Crested Gecko Cage

When you have one of these creatures as pets, it is important that you have the proper home for them. In the wild, they are arboreal, i.e. they live mainly in trees. They also like to have places to hide so that they feel secure. You should have only one male in the same enclosure. If you have two males, they will fight over the territory. You can, however, keep two females and one male in a 29-gallon aquarium without having problems. You should carefully consider the set-up and decoration of your crested gecko cage, as it needs to fulfil your pet’s needs for shelter, warmth and humidity.

Temperatures in your crested gecko cage: The gecko should be kept at temperatures between 70 to 80 degrees Fahrenheit. You should mist their enclosure daily in order to keep them hydrated and supply them with humidity. In temperatures that are below 65 or above 80, the gecko will become stressed.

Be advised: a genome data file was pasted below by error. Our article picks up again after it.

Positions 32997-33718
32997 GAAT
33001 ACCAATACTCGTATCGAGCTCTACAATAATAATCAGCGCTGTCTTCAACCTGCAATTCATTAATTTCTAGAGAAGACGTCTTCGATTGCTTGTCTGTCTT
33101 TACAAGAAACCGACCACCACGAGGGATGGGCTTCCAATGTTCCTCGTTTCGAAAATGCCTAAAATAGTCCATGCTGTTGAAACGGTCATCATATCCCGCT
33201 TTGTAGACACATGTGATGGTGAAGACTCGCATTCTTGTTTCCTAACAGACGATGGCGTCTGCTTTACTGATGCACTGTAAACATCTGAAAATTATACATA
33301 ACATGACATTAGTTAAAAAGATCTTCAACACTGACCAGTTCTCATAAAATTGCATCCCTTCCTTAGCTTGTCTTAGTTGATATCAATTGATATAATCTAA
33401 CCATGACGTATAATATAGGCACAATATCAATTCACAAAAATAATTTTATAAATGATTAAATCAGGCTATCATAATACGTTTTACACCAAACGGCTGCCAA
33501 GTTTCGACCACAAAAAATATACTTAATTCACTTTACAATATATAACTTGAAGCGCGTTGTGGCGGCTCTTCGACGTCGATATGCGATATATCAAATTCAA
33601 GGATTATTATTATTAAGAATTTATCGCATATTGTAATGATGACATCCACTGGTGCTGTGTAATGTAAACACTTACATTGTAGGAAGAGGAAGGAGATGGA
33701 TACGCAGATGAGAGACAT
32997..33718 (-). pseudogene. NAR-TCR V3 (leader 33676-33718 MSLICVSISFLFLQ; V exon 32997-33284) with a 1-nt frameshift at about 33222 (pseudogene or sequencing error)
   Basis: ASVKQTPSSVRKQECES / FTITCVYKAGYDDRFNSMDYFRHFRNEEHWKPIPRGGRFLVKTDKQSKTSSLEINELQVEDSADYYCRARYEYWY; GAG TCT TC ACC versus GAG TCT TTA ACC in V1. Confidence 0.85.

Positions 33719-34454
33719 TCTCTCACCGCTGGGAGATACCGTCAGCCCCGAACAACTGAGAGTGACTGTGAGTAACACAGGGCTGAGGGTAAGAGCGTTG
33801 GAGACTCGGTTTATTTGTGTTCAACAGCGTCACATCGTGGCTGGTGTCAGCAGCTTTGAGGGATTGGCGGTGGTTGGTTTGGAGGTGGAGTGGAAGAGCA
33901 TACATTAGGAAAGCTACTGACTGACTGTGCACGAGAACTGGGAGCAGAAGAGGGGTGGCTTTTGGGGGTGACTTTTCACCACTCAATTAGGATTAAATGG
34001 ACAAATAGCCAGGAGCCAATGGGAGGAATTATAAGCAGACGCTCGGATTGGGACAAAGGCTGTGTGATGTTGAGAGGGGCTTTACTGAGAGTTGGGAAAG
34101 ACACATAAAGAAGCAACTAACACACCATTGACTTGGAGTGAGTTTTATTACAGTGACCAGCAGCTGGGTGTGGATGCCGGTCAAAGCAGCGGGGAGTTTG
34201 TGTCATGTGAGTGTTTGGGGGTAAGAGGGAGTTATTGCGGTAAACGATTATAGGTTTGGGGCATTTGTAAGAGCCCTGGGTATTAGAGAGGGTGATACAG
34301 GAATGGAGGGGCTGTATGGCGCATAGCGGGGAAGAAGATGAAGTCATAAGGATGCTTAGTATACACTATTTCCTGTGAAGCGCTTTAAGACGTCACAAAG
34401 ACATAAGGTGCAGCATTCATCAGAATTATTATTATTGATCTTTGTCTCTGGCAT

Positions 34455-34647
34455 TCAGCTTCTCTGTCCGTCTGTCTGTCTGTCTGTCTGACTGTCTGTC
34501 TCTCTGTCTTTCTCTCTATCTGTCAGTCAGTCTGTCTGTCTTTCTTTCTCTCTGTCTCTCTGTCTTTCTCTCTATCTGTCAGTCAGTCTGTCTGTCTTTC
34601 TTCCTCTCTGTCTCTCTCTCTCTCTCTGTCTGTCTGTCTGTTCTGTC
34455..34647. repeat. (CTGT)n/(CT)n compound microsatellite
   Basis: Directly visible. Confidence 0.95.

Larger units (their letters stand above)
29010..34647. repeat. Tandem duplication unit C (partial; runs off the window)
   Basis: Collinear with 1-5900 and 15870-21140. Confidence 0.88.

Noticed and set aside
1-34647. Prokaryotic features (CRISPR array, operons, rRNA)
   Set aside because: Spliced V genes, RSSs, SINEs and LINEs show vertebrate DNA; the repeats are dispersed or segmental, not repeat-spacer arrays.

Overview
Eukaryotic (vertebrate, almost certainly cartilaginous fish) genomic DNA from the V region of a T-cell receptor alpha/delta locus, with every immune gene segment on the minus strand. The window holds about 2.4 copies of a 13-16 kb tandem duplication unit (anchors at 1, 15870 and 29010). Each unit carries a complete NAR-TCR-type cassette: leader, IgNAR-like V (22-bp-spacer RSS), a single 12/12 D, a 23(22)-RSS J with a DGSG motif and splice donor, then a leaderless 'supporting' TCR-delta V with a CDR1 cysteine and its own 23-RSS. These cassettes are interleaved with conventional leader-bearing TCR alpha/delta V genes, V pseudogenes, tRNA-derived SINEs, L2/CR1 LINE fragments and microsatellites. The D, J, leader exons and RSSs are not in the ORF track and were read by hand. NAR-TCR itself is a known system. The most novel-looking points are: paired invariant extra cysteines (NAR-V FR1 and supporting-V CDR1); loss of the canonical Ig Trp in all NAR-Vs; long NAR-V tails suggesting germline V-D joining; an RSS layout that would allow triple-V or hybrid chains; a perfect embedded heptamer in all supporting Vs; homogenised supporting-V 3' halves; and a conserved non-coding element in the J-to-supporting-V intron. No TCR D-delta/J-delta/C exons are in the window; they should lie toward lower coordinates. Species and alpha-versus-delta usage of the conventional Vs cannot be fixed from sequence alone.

As for handling, this is something you should not do so much. When you first get them, you should let them adjust to their environment. They love to jump, so only handle them while you are sitting down and only handle them for fifteen minutes at a time.

How To Find Quality Breeders Offering Baby Turtles for Sale

When looking for a source for baby turtles for sale, it is always important to pay attention to the quality of the breeder as well as the health and condition of the baby turtle. The quality of care that a breeder offers to their turtles is usually a good indicator of how seriously they take breeding and whether these turtles are likely to thrive later in life. Recognizing the key aspects of caring for a turtle successfully will make it easier to look out for these signs in a turtle breeder, eventually making it possible to choose a breeder who will also be a great source of information and help.